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Gripping development in paste

Fri, 08/31/2007 - 8:00pm

2007 R&D 100 Winner

Companies looking for chip-interconnect solutions for high-volume electronic products can choose from two major types: solder alloys and conductive epoxies. For high-temperature applications, however, researchers at Virginia Tech and NBE Technologies LLC, both of Blacksburg, believe neither choice is optimal. Steering away from gold, tin, or lead mixtures, these researchers developed nanoTach, a smooth viscous semiconductive nanomaterial paste designed to significantly improve performance and reliability above 175°C.

The nanoTach paste starts as a dispersion of surfactant, organic thinner, and silver nanopowder. Under ambient pressure, various organics are evaporated and burned, removing molecules that separate the silver nanoparticles from each other. A strong thermodynamic driving force, proportional to the inverse of particle size, begins the sintering process, and the objective surfaces are bound to the paste via atomic diffusion at about 265°C.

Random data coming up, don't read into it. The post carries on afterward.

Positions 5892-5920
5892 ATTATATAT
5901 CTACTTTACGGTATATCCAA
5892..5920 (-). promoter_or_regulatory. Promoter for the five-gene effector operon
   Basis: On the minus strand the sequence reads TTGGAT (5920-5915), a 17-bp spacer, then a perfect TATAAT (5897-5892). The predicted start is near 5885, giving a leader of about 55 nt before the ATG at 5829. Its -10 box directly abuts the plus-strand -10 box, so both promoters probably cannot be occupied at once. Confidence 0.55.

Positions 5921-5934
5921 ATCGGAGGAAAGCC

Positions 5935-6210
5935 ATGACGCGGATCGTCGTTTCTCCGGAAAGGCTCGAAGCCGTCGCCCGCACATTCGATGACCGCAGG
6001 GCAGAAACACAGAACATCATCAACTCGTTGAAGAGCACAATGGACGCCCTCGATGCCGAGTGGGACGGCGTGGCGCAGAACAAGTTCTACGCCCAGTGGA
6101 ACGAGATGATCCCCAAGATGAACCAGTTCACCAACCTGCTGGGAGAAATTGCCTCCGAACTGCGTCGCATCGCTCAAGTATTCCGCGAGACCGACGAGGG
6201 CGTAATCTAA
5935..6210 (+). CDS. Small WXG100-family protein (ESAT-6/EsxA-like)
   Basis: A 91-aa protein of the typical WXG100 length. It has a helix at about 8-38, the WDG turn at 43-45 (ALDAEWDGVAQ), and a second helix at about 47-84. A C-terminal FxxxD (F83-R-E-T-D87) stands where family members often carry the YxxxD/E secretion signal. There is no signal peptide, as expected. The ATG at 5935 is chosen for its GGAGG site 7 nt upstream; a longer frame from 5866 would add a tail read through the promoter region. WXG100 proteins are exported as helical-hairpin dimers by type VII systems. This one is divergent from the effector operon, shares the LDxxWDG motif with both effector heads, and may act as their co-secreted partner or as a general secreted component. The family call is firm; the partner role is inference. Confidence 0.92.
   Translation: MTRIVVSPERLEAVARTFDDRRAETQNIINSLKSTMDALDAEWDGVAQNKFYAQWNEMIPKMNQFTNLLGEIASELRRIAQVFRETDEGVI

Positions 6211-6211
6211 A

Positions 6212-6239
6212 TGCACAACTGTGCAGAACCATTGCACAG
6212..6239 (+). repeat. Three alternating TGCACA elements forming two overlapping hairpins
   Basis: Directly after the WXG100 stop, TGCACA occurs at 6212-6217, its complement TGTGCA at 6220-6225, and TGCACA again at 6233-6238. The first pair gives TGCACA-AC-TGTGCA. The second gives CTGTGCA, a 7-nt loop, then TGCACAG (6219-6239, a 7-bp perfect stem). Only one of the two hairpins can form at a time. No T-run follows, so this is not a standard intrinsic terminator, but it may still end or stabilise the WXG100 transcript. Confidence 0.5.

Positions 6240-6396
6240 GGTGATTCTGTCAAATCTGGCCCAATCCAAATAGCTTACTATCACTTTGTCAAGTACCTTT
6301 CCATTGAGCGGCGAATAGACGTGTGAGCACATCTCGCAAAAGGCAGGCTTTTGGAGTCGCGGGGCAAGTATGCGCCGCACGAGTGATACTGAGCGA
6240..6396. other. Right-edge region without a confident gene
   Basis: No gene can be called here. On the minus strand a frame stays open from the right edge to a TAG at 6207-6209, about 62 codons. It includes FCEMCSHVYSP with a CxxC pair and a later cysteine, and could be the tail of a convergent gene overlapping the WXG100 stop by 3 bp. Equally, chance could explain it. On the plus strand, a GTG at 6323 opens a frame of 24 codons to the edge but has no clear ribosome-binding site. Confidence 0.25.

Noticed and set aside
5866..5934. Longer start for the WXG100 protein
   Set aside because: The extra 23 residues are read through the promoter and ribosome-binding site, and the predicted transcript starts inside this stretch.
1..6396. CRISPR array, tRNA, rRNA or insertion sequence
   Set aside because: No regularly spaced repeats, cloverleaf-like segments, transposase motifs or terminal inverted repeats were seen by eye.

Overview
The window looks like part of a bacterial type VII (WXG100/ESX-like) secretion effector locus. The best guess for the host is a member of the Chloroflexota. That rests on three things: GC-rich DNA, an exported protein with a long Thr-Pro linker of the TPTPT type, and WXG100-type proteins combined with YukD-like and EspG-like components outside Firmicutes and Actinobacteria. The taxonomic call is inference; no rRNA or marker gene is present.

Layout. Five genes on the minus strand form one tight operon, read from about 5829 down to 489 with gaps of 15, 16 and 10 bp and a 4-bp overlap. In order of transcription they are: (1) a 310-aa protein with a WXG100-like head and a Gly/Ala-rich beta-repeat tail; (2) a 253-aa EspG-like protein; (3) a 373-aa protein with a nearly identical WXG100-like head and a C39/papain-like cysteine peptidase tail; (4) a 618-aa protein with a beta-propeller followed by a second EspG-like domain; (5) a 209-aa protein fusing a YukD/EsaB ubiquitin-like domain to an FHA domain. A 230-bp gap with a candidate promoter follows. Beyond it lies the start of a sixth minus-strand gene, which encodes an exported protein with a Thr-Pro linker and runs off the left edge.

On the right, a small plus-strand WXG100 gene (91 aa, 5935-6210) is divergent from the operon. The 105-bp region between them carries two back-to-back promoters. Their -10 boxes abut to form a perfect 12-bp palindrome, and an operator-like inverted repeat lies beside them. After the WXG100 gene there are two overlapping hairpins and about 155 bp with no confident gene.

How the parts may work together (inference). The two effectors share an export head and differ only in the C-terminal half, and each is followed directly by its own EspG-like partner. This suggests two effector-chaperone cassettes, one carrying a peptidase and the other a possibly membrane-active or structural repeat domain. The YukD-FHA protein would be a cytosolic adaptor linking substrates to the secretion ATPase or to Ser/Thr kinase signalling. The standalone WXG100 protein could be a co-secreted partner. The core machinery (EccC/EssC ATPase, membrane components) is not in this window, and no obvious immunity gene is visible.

nanoTach is expected to find use in wide bandgap semiconductor devices made of silicon carbide and gallium nitride. In addition to the conductivity properties of silver, the paste’s low elastic modulus will relieve thermomechanical stresses, lengthening operating lifetime.

Technology
Smooth viscous semiconductive nanomaterial paste

Developers
Virginia Tech
NBE Technologies LLC

Originally published in R&D Magazine, September, 2007

Award Year

2007

Organization

NBE Technologies LLC
Virginia Tech

Developers

John Bai (Primary)
Jesus Calata (Primary)
Guo-Quan Lu (Primary)
Zach Zhang (Primary)
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